The demo script for processing messages in the callback is here:
Common Questions and Answers
Q- My callback is not being triggered?
A- Have you assigned the function to the Callback? Are you running a loop for that client?
Q-My callback returns a value but I don’t see it?
A- Because of the asynchronous nature of callbacks it doesn’t make sense to return a value from them.
Video- Python MQTT Client The Loop and Callbacks Explained
- Introduction to the Paho Python MQTT Client
- Introduction to the Client Class
- Connecting to a Broker
- Publishing Using The Paho Python MQTT Client
- –Subscribing using The Paho Python Client
- Receiving Messages with the Paho MQTT Python Client
- Understanding The Loop
- Understanding Callbacks
- Handling Multiple Client Connections
Hi, thanks for the article! Is it mandatory to define the callback functions? What is I don’t defined them? Will get an output about the disconnected reason if I do not define the callback “on_disconnect()”?
No callbacks are not mandatory but some are necessary depending on what the script does. If you don’t define the on_message callback then you wont receive any incoming messages.
The on_disconnect callback is rarely used.
You also need to have a client loop to process incoming messages.
Amazing work you are doing.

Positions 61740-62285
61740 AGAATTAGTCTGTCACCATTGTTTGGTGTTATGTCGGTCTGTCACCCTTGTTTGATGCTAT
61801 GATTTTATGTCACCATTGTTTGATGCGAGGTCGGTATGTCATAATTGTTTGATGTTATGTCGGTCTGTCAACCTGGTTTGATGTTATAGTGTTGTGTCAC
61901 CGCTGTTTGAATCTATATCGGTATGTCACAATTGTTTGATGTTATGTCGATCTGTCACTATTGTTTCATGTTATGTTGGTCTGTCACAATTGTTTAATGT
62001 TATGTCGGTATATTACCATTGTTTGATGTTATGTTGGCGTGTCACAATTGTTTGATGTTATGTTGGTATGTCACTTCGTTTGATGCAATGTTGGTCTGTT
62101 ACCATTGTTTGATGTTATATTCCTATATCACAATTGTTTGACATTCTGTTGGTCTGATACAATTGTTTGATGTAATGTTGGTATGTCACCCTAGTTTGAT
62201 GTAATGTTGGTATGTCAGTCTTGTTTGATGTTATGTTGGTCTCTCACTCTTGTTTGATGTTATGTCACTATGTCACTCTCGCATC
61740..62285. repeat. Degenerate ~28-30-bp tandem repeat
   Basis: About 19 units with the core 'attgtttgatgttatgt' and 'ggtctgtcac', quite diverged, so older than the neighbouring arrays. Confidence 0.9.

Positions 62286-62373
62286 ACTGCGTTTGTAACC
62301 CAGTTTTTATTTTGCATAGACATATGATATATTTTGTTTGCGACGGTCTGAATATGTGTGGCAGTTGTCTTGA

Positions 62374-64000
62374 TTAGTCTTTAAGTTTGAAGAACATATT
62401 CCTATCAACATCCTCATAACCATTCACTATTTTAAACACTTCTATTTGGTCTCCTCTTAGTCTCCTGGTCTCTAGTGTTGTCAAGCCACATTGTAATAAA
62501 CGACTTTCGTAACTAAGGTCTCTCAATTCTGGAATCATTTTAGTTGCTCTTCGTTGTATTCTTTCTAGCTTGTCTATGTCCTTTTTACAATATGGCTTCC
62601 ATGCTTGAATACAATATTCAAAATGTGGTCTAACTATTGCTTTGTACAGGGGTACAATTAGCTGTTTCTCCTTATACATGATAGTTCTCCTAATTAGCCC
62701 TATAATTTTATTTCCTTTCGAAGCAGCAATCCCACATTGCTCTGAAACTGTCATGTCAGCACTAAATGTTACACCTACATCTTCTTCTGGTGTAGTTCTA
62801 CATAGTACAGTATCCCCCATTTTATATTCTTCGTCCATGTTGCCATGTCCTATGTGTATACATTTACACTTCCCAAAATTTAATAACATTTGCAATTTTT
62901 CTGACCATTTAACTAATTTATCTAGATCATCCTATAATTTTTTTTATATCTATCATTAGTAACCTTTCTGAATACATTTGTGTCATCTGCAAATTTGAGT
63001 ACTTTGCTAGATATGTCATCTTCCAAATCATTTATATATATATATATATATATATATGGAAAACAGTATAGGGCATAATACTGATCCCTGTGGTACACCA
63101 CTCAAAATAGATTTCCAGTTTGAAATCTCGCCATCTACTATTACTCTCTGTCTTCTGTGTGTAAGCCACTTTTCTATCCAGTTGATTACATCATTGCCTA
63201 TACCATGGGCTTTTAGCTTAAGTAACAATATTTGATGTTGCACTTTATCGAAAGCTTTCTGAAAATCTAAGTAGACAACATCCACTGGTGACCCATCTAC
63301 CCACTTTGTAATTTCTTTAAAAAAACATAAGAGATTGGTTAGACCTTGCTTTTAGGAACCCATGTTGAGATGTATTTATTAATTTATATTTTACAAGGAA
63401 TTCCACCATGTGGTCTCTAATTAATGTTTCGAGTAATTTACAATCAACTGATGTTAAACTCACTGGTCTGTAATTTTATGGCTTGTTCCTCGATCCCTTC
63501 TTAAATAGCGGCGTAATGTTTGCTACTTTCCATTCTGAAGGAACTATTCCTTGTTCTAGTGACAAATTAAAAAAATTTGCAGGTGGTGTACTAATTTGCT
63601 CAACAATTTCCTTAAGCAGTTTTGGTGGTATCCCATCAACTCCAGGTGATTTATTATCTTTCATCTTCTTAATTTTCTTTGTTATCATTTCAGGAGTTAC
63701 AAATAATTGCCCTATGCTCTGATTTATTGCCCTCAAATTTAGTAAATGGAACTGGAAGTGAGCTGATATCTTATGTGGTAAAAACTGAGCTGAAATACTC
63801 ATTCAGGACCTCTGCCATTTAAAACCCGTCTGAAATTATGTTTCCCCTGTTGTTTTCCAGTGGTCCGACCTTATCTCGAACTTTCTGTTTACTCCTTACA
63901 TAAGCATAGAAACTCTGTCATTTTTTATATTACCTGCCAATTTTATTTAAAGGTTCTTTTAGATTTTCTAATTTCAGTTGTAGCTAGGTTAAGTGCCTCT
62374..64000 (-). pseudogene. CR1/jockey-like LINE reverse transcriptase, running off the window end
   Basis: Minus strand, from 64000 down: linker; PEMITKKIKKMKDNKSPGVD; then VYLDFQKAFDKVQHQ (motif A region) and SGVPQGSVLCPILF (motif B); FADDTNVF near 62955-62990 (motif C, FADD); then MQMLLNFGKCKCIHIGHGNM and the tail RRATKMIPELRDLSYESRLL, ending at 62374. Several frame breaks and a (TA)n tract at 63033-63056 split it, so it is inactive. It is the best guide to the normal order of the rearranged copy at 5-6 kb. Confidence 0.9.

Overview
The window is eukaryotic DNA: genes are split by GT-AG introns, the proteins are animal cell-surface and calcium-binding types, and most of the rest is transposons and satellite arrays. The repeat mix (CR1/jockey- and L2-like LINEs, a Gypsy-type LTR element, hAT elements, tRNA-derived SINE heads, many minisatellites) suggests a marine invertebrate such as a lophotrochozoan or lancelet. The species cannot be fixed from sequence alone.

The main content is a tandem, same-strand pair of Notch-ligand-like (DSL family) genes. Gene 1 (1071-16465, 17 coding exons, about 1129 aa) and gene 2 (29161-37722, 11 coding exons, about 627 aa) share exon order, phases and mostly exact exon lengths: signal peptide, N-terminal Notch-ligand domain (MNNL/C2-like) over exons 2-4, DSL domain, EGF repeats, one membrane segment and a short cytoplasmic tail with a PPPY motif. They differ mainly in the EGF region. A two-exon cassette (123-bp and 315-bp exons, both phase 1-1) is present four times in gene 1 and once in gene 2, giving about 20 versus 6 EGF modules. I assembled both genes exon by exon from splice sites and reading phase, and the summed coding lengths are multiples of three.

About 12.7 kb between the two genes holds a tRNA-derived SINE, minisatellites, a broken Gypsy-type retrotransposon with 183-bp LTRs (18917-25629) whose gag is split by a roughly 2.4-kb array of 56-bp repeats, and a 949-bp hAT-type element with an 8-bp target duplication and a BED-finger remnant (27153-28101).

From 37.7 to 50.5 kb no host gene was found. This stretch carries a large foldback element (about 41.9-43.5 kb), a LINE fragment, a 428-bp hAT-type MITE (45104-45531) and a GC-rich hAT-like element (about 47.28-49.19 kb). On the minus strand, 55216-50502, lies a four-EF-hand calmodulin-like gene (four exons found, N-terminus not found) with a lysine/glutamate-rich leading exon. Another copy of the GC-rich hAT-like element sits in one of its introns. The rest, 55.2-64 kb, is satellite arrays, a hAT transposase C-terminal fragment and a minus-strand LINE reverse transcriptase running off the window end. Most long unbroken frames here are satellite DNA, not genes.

I had a concern regarding my code. I am trying to send the subscribed data to a CAN bus, for which I need to get the data out of the on_message function. I tried the following code:
def on_message(client, userdata, message):
while not q.empty():
results = q.get()
Its not giving me any output though. I am receiving data from mqtt broker.
That is the code I use. You need to define q outside of the on_message callback.
If you still have problems then use the ask-steve page and Then you can email me your code and I’ll take a quick look.
Is there a way to modify the on_message to take more parameters (by inheritance or similar) – specifically a callback. I am trying to use a function in on_message directly to process data in the message (to avoid delays) , but at the same time I would like to support different devices with different message payloads easily though a call back to a function that handles the instantiated devices data (without putting knowledge about the payload format in the on_message code )
Never tried it. What extra paramteres do you need? Can’t you call the function from the on_message callback as the device handler?
Thank you for brilliant material!
I was wondering whether or not callbacks can be blocking each other.
I’m using start_loop(), so that callbacks run in the background, processing all messages and subscriptions.
Inside on_connect callback, I’m using subscription to some topics, but I’m also making sure that SUBACK was received via waiting for on_subscribe callback to change some values so that I know that this SUBSCRIBE message got responded to.